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EDITORIAL: Retirement plannning vital

Barbados Nation

EDITORIAL: Retirement plannning vital

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In the demographic profile of a country there are two vulnerable groups, infants and the aged – and national governments are  concerned to frame policies to assist members of these groups who may need  protection specific to their vulnerabilities.

Some years ago the Child Care Board was set up to deal with those cases where “at-risk” children do not benefit from the parental or other support which is so necessary to helping young ones to reach adulthood without the scars of benign or worse still, deliberate neglect and abuse. Our society is right to deal with these problems, for to ignore them is to cause the society to pay a heavy price in social and other costs later .

The other vulnerable group does not often command the immediate attention of the Press or the society in general, because it is often more difficult to discern when a formerly able-bodied person has begun to experience cognitive erosion which can move them from the healthy and mentally competent adult into the ranks of the vulnerable elderly.

Both these vulnerable groups were recently headline news, and while the problems at the Child Care Board are attracting the urgent attention of the government, the problems associated with an increasingly ageing population also require ongoing consideration, according to the disclosures from a recent seminar on retirement, especially since, unlike helpless infants, adults can plan for ageing and retirement.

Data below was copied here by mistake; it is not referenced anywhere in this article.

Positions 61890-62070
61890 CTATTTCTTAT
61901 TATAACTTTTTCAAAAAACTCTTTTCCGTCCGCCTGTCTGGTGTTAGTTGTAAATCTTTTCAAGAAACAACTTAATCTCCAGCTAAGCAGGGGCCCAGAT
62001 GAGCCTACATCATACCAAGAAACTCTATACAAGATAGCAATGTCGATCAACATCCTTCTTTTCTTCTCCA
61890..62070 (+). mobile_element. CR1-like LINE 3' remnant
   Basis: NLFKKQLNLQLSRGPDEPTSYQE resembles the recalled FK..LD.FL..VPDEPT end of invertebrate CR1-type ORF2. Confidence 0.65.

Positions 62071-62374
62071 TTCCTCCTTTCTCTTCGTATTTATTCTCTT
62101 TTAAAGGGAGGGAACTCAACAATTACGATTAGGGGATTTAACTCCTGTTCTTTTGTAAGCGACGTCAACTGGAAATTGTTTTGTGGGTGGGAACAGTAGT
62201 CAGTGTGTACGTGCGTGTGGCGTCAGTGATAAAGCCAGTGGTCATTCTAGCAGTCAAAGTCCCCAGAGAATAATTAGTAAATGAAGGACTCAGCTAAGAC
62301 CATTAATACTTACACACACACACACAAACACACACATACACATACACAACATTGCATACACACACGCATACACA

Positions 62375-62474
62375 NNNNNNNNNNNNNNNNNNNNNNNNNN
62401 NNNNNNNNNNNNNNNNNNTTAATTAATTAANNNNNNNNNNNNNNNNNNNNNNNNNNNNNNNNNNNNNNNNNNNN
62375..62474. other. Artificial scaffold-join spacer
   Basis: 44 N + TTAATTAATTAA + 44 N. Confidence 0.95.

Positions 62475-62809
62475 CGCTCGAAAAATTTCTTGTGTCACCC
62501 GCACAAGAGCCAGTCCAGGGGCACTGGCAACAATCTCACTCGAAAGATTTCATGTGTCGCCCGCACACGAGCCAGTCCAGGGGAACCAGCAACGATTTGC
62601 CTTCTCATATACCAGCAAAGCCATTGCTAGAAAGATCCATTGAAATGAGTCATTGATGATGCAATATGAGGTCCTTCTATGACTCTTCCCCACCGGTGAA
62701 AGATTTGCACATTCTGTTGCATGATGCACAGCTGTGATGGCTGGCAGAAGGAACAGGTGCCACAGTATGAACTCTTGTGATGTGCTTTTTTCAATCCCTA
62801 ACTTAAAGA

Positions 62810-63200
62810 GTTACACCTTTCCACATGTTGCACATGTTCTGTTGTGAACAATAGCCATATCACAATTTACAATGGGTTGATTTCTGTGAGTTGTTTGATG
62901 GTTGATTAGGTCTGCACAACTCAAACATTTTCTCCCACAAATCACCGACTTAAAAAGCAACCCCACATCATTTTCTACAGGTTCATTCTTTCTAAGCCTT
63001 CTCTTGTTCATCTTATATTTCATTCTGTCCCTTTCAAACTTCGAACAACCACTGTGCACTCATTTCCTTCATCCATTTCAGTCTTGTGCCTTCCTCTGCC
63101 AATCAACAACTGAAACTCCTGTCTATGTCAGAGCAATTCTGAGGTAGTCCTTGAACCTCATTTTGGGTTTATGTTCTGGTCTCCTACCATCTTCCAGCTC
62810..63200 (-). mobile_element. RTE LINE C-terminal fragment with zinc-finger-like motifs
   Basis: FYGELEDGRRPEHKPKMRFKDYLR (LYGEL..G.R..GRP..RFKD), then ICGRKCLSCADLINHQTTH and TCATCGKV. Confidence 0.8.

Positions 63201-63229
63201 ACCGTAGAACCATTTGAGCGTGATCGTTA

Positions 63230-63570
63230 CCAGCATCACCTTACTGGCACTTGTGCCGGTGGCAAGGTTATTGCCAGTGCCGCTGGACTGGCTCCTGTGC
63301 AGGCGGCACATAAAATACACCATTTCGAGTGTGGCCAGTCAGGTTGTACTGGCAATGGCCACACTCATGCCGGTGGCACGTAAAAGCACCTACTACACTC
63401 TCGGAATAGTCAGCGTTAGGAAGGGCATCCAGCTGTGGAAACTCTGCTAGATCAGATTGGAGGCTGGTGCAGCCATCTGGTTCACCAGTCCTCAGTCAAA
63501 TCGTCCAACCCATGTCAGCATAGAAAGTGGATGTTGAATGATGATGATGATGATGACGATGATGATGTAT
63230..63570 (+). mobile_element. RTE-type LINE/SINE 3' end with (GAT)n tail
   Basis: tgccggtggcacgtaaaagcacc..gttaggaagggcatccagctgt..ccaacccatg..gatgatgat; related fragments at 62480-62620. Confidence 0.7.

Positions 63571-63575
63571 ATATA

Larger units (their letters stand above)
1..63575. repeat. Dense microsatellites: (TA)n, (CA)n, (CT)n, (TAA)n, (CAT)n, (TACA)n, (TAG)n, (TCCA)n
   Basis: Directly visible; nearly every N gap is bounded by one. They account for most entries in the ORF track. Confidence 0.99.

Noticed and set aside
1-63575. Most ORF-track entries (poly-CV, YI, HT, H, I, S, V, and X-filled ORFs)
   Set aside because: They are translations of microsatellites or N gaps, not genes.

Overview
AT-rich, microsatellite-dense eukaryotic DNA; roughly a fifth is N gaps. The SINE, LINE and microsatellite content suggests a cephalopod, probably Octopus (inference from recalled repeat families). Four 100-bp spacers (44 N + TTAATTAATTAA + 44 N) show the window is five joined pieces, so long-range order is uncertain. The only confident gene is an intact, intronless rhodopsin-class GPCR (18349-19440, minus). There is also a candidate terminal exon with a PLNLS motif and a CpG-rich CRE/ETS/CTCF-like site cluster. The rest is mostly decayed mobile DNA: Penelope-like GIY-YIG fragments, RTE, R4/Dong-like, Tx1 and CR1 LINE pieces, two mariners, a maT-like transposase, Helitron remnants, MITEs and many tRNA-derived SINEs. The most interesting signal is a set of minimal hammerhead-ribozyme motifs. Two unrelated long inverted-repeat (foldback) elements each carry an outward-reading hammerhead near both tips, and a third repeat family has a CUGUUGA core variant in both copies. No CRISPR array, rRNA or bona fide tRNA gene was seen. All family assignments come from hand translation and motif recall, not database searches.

The rate of death has fallen with the increase in life expectancy. People are living longer. At the same time, birth and fertility rates are also falling with the result that in the coming years, a smaller working population will be faced with “supporting” a greater number of retirees, in a scenario so representative of developed countries.

Hence the need for an ageing policy since we cannot wait for the projection to become a reality without any provision having been made for the change. The seminar was therefore a timely reminder that the responsibilities of government always require a futuristic perspective even if present conditions suggest instant decisions in planning and policy execution.

But while planning for the population inversion may be a major task for government in this area, we support the view that individuals must take a greater responsibility in planning for their retirement. This is an inescapable obligation of sensible and responsible citizenship. In a sense it is like thinking of what you can do for yourself and your country rather than concentrating on what your country can do for you.

Each of us has a personal responsibility to plan for retirement, but the increasing incidence of dementia among the growing elderly, means that the personal responsibility extends also to our physical and mental health. The recently held seminar revealed that there is a lack of planning for retirement by workers in general and this bodes ill for the future.

The government may do all in its power to plan at the macro level but the future well being of our ageing population depends greatly on how well each of us plans for our financial, physical and mental well-being as we enjoy greater life expectancy. It may have national implications but it is also a high personal responsibility.